A photograph “depicts” aspects of the world and “are the means by which photographers express their sense of the world, give structure to their perceptions and articulation to their meanings.” The three dimensional is transmuted into the two dimensional and yet photographs can present spatial depth and their monocular vision although apparently limited does give a unique view of the world as it “creates juxtaposition of lines and shapes within the image, edges create relationships between these lines and shapes and the frame. The relationships that the edges create are both visual and ‘contextual”. New visual relationships emerge from within the frame and the photographer needs to respond to these.

What the photographer includes or excludes is another important consideration. Visual relationships exist not just between elements within the frame but also in regard to the frame itself. The active effect of the frame varies between images.

Time also plays an important part in the still photograph since it is frozen. As Shore says, “A photograph is static, but the world flows in time. As this flow is interrupted by the photograph, a new meaning, a photographic meaning, is delineated.” What Szarkowski called “a discrete parcel of time” is effected by what Shore identifies as “the duration of the exposure and the static nature of the print and film.”

Focus and the way in which it is employed by a photographer is another important feature of the photograph as it can effect the reading of the image; it can also effect the way the eye adjusts to seeing the image when different planes of focus might upset the predictable movement of the eye. There is a mental focus as “your eyes don’t actually refocus (since you are only looking at a flat page). It is your mind that changes focus within your mental image of the picture …” There can be a marked difference between the space depicted in a photograph and the way the eye understands that space. “The mental level elaborates, refines, and embellishes our perceptions of the depictive level.”

When making rather than taking a photograph, a photographer makes decisions relating to vantage point, framing, timing and focus so that “The quality and intention of a photographer’s attention leave their imprint on the mental level of the photograph”. Such decisions can be “conscious, intuitive, and automatic” according to Shore and are part of the way a photographer mentally arranges a picture. “When photographers take pictures, they hold mental models in their minds, models that are the result of the proddings of insight, conditioning, and comprehension of the world.” There are basic models that allow “only sunsets to pass through” while “At the other extreme, the model is supple and fluid, readily accommodating and adjusting to new perceptions.” Shore makes the point that if the photographer is conscious of this process it can bring “the mental level of the photograph under control.”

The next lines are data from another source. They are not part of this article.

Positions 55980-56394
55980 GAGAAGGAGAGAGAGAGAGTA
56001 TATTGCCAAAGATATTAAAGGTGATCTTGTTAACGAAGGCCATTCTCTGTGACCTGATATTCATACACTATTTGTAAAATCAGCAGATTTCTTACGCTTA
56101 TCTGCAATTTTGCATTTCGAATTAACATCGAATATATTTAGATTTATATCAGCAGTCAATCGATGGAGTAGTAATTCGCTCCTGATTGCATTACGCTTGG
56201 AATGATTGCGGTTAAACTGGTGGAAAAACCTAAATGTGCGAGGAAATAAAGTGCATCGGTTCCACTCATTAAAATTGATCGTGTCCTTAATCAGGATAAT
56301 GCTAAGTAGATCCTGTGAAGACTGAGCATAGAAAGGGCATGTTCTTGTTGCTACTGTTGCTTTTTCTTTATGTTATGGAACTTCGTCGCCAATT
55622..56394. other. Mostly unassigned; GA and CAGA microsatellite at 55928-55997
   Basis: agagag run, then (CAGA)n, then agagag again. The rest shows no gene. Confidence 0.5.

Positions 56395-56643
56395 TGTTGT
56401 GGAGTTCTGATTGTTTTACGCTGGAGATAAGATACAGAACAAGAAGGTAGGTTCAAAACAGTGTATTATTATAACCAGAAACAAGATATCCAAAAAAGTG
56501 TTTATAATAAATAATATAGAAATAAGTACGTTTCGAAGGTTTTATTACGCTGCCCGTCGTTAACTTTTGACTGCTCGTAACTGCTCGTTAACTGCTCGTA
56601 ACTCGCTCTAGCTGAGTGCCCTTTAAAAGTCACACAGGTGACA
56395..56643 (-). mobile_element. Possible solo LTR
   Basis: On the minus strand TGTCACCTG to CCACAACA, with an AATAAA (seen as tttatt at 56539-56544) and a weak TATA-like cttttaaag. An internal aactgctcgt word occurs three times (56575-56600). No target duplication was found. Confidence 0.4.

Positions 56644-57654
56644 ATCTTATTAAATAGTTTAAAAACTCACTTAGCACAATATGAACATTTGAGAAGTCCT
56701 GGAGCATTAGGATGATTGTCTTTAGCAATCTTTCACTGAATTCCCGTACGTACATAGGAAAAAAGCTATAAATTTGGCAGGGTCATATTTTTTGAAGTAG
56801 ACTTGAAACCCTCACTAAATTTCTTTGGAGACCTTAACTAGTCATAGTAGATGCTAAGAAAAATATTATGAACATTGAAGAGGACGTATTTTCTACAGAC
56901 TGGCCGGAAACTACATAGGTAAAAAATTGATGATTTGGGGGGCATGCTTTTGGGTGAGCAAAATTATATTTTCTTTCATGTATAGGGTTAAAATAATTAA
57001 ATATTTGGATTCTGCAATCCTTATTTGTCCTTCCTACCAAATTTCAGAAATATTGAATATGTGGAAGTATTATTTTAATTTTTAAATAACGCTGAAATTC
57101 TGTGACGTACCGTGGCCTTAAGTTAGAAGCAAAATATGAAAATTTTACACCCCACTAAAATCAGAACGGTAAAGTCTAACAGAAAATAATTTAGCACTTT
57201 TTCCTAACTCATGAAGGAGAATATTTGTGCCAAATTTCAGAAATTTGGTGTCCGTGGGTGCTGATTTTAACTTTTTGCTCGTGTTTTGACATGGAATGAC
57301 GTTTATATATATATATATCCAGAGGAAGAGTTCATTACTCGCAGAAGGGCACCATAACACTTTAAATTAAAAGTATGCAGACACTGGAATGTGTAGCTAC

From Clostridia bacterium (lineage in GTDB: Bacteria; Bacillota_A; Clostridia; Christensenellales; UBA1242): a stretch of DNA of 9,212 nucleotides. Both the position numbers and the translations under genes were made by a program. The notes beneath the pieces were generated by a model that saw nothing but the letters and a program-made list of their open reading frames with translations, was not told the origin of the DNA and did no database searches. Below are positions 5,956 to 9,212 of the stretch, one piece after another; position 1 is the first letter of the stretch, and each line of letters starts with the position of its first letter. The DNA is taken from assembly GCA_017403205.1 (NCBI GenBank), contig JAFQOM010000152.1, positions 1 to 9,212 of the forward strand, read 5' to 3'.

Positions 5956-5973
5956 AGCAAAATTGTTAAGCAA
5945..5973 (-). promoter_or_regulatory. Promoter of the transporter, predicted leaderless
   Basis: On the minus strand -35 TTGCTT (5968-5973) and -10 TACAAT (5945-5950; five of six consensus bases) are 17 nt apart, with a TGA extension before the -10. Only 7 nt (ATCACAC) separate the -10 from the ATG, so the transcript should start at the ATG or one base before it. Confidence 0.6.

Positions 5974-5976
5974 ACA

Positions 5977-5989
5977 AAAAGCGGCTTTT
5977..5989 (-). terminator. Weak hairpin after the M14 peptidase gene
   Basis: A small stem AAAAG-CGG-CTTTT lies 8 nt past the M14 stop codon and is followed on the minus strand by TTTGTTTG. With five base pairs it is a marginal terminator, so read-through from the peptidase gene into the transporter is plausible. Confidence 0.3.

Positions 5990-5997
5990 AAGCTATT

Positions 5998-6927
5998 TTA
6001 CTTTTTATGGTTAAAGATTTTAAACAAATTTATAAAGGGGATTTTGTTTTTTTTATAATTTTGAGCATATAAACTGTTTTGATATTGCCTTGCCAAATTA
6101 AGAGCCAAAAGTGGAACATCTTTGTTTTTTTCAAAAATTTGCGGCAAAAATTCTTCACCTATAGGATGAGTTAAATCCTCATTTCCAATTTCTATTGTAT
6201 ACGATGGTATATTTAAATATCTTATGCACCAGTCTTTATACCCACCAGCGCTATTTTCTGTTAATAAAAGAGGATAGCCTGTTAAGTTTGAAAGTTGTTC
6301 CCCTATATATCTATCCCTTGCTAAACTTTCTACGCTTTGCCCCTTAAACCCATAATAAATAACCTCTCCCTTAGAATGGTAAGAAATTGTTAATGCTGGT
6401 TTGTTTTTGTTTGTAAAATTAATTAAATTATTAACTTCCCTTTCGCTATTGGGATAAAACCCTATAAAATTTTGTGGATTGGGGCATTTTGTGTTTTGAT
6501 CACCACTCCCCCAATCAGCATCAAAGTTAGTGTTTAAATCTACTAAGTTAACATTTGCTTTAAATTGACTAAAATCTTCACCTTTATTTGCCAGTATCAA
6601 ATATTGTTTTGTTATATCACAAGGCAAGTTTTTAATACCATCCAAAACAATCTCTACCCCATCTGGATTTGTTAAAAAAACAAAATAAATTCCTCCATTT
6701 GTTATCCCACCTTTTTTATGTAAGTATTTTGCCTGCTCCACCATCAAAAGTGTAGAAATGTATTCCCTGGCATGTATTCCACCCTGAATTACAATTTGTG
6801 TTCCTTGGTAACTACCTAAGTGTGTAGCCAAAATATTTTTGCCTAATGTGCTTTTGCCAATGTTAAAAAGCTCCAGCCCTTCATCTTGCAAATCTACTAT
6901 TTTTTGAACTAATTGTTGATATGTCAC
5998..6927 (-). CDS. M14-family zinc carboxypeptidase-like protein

There is depictive and realized space not only within the photograph but also between the photograph and its viewer. A landscape might cover a large area but not require the mental eye while a close up of a confined space might make the eye move between different elements.

The making of photographs “is a complex, ongoing, spontaneous interaction of observation, understanding, imagination, and intention.” There are different levels to the photograph that is ultimately ‘a piece of paper … a seductive illusion … a moment of truth and beauty.”

Reading Shore’s book “The Nature of Photographs” I thought might set me up for an exhibition that I might otherwise have difficulty comprehending although its message is probably much simpler than one might imagine from reading a book. It was good to read the book again and again, like last time, in a train! It is full of a certain kind of photographic wisdom as it tightly analyses the elements of the photograph. It did not however relate much to what I was about to see.

Spruth Magers gallery, London W1

Spruth Magers gallery, London W1